How is customer service and technical support?
We log PMRs constantly and the technical support has been great about providing Level 3 support. We have had some direct interaction with Level 3 personnel who provide easy, quick answers that we did not know, then we can implement those changes right away. We have definitely been happy with their response time.
Which solutions did we use previously?
We did not have a BPM solution previously.
How was the initial setup?
The initial setup was very complex. This was back on IBM BPM 7.5, so they had just converted from calling it Lombardi to IBM BPM. It was new infrastructure for us. We had some security and infrastructure constraints unique to the product that we had to work in. We did not previously have a huge WebSphere or Linux presence. We had some custom code at the beginning, but we have mainly moved away from that, and are pretty much out-of-the-box IBM BPM at this point.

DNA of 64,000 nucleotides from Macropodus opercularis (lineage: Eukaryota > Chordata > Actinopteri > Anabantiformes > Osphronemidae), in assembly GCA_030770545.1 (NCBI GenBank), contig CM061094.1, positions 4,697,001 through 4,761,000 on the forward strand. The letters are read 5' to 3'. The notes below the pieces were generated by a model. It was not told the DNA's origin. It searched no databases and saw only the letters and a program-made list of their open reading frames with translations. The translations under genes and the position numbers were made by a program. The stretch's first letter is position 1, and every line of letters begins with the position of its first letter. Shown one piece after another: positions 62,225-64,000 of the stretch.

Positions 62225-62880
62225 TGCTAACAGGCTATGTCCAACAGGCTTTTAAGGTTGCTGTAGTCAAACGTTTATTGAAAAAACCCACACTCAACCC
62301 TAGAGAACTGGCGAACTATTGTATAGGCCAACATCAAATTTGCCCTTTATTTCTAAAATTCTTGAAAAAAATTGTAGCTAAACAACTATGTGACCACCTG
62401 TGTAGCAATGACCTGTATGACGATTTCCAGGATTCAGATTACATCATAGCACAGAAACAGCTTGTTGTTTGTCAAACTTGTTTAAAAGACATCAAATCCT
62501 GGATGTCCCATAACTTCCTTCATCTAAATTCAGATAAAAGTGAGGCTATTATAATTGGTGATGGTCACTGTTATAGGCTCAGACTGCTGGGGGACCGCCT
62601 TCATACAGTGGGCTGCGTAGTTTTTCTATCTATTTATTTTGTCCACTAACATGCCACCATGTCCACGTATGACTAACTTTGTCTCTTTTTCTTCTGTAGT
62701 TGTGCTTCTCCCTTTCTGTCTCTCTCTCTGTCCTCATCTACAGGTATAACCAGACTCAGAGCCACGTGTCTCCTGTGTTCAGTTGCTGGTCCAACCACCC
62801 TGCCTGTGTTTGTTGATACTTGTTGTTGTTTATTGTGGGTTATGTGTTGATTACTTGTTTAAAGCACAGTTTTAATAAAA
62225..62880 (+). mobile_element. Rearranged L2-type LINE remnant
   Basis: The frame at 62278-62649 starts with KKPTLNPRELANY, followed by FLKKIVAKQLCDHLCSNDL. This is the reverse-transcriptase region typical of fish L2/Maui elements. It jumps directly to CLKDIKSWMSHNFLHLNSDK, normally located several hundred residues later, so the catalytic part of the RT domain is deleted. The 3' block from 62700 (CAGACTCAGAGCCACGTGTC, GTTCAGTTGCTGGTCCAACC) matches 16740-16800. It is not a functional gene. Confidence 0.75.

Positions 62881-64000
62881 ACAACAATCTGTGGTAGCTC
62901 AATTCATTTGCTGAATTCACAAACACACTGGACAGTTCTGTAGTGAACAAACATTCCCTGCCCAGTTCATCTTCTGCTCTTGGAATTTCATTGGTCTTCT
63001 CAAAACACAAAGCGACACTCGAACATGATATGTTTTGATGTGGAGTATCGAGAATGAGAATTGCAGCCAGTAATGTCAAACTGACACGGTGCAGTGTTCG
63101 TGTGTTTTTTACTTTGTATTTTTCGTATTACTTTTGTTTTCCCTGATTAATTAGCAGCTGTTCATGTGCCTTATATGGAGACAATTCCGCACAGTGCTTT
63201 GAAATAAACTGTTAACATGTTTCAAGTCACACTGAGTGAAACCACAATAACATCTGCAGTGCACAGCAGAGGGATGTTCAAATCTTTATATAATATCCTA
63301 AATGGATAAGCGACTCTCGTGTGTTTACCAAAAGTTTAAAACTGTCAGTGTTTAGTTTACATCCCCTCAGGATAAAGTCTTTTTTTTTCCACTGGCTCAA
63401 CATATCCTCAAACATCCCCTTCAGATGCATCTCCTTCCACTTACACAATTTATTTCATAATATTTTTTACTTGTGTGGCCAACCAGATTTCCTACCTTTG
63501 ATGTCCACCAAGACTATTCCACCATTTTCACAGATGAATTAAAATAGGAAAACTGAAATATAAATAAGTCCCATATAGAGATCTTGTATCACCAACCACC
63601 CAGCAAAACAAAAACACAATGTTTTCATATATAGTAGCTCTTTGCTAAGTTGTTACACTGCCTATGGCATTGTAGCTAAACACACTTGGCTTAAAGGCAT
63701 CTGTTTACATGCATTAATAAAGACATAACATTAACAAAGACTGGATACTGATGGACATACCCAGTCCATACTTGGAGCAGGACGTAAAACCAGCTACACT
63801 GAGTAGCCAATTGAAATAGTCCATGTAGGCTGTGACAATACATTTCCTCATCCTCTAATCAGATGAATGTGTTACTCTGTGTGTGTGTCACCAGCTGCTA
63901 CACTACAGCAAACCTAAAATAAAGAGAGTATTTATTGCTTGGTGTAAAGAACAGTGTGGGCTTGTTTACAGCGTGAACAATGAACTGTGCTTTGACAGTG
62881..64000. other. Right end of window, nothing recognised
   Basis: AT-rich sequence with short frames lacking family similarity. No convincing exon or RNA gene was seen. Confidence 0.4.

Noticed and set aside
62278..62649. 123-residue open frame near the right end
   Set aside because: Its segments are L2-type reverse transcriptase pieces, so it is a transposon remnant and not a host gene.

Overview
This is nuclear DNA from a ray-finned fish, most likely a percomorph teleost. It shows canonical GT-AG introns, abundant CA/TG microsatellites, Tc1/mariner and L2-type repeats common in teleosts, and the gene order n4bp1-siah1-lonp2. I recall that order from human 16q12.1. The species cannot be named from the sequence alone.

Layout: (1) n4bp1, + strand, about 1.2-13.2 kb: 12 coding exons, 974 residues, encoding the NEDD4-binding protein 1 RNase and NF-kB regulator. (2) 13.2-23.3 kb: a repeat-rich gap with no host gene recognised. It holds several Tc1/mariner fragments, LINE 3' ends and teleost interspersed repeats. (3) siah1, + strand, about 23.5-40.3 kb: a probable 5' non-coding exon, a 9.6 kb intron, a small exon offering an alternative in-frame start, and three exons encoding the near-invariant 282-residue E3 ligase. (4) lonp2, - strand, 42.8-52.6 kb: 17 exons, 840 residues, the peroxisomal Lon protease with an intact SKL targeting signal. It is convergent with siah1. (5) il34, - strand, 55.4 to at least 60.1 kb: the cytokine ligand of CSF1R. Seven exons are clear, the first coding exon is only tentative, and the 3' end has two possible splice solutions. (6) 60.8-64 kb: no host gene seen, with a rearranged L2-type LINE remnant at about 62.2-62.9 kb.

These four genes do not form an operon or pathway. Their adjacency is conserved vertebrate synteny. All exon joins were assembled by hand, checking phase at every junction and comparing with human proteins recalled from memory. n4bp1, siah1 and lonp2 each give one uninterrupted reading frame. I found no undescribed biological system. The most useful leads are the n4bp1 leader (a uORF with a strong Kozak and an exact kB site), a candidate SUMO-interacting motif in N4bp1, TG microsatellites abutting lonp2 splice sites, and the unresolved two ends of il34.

What about the implementation team?
We used IBM WebSphere software services for the initial setup because it was a new platform for them. They had just acquired it from Lombardi and were excited about having a role model for themselves for setup. Also, it was brand new for us, so any help we could receive was appreciated.
What was our ROI?
We have definitely seen ROI. When we first kicked it off, we said it had to pay for itself within three years, and it did. That is one of the reasons we have been able to keep the platform around.
Which other solutions did I evaluate?
We evaluated two other BPM platforms and did a PoC with one of them. Then we decided on Lombardi, and they were bought. After that, we decided on IBM BPM.